The Calendar of Saints, Feast Days, and Holy Days

The calendar of saints forms a way of organizing a liturgical year on the finely-granulated level of days by assigning each day to association with a saint. This calendar system, when combined with major festivals and movable and immovable feasts, constructs a very human and personalized yet often localized way of organizing the year and identifying dates.

Medievalists continue the old tradition of dating by saints' days: their works may appear "dated" as "The Feast of Saint Martin" or "Lammastide". Poets such as John Keats commemorate the importance of The Eve of Saint Agnes. Many children acquire baptismal or confirmational names from the saint associated with their date of birth, baptism or confirmation, and believing Eastern Orthodox Christians mark the "name day" of the saint whose name they bear with special attention.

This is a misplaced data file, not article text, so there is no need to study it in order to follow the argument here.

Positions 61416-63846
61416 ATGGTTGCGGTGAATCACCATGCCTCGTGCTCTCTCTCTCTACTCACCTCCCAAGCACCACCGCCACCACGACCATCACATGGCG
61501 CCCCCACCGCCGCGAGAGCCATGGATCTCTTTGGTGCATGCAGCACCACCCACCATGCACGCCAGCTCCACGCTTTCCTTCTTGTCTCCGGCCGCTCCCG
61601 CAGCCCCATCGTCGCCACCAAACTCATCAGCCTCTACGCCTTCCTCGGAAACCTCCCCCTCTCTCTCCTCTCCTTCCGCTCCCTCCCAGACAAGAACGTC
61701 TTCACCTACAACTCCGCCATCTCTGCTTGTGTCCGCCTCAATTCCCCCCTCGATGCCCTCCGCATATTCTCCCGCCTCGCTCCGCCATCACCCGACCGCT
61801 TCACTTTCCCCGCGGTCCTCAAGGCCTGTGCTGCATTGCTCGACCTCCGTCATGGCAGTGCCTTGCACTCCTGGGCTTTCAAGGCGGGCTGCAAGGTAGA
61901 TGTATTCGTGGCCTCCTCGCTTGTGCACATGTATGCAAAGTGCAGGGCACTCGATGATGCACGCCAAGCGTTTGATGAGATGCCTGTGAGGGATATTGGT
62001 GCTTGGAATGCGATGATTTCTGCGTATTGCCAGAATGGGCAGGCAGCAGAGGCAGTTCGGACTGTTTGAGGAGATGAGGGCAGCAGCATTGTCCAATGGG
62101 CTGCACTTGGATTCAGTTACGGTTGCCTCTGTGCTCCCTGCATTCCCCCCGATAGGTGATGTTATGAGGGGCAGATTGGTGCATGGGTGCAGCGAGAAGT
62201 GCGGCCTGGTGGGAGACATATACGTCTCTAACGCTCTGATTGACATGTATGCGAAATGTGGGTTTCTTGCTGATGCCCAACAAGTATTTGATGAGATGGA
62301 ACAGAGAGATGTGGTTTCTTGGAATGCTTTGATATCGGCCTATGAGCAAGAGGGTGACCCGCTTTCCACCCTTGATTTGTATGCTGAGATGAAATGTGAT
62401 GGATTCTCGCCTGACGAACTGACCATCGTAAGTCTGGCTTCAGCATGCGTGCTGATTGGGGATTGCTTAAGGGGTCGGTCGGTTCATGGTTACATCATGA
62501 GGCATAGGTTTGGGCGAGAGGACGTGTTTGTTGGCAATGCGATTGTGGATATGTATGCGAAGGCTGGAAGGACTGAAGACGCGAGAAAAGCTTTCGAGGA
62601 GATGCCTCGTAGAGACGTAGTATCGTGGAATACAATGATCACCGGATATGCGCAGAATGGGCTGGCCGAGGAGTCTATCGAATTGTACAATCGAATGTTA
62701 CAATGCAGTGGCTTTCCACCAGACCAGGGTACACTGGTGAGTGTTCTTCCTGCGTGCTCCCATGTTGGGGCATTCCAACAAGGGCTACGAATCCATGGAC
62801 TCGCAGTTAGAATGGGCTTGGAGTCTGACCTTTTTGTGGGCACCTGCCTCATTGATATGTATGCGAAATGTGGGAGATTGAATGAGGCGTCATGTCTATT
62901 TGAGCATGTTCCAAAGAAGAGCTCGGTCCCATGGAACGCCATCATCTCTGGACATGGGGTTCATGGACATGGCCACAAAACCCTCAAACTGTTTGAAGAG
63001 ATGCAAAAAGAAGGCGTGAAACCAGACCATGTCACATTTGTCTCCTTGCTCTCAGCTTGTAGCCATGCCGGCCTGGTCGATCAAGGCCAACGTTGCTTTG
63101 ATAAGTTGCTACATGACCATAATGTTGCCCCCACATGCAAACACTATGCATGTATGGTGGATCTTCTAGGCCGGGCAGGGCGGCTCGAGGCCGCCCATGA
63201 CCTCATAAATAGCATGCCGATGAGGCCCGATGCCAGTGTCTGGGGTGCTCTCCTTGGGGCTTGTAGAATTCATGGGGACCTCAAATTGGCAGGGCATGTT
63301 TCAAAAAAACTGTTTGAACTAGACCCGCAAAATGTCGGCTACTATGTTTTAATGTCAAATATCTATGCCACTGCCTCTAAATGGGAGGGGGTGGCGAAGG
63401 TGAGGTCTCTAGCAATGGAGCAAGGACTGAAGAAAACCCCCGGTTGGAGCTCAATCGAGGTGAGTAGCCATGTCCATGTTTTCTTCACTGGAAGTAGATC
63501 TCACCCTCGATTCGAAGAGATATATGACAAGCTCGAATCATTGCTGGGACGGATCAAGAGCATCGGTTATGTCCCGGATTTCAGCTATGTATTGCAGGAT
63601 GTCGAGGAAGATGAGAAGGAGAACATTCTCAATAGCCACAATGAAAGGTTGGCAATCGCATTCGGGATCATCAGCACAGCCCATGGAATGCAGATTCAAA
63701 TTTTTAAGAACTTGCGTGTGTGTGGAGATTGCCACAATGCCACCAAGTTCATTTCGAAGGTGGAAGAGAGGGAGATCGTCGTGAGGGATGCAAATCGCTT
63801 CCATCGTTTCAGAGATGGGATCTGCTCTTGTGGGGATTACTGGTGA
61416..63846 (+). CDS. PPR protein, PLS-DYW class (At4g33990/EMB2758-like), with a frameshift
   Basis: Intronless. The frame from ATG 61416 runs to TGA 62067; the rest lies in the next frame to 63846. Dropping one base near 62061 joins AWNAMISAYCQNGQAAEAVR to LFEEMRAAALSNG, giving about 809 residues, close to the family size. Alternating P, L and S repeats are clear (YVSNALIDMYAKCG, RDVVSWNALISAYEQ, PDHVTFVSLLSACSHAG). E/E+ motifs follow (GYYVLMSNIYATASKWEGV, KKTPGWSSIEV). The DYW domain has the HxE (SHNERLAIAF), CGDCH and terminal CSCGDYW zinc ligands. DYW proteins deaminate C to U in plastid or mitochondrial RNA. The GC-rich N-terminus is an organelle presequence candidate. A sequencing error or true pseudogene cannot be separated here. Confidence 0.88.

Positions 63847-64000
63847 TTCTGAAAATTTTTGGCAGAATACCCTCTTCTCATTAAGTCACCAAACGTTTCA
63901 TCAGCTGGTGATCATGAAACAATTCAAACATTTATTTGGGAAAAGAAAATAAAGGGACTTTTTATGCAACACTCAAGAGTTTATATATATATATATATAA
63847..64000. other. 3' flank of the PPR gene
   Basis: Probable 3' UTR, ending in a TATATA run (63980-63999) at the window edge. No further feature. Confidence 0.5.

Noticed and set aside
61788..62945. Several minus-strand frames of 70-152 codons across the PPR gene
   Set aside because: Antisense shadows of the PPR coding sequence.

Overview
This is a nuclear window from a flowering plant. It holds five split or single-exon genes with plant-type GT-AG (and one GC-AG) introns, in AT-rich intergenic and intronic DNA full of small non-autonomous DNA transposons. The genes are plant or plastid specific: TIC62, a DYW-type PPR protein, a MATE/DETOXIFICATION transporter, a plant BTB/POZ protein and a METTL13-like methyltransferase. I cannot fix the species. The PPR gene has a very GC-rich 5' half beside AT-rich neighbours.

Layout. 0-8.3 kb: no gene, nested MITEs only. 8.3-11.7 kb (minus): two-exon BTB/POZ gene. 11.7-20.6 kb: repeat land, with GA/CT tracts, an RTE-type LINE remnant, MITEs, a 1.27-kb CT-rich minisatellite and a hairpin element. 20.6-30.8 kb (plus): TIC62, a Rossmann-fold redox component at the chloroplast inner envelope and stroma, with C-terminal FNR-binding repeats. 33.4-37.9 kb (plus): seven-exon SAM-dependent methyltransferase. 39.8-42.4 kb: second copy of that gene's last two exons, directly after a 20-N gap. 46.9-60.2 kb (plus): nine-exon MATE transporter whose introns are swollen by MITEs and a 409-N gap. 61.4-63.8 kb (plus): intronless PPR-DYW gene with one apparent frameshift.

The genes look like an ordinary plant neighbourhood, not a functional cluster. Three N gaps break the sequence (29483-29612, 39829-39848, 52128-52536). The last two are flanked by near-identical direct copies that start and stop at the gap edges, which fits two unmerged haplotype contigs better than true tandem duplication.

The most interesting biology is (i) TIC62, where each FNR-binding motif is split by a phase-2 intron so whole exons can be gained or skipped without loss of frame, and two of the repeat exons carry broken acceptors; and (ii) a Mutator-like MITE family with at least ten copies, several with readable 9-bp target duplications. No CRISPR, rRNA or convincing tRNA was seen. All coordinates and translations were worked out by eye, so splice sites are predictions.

Feast Days, or Holy Days, are days which are celebrated in commemoration of the sacred mysteries and events recorded in history, in memory Christ, of the Virgin Mother, the apostles, martyrs, and saints, by special services or rest from work. A feast not only commemorates an event or person, but also serves to excite the spiritual life by reminding us of the event it commemorates.

Some traditional dates (Roman Catholic unless otherwise indicated) include: 

Notes: Observance usually begins at sundown the day before this date. Local customs may vary this date.













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The Liturgical Year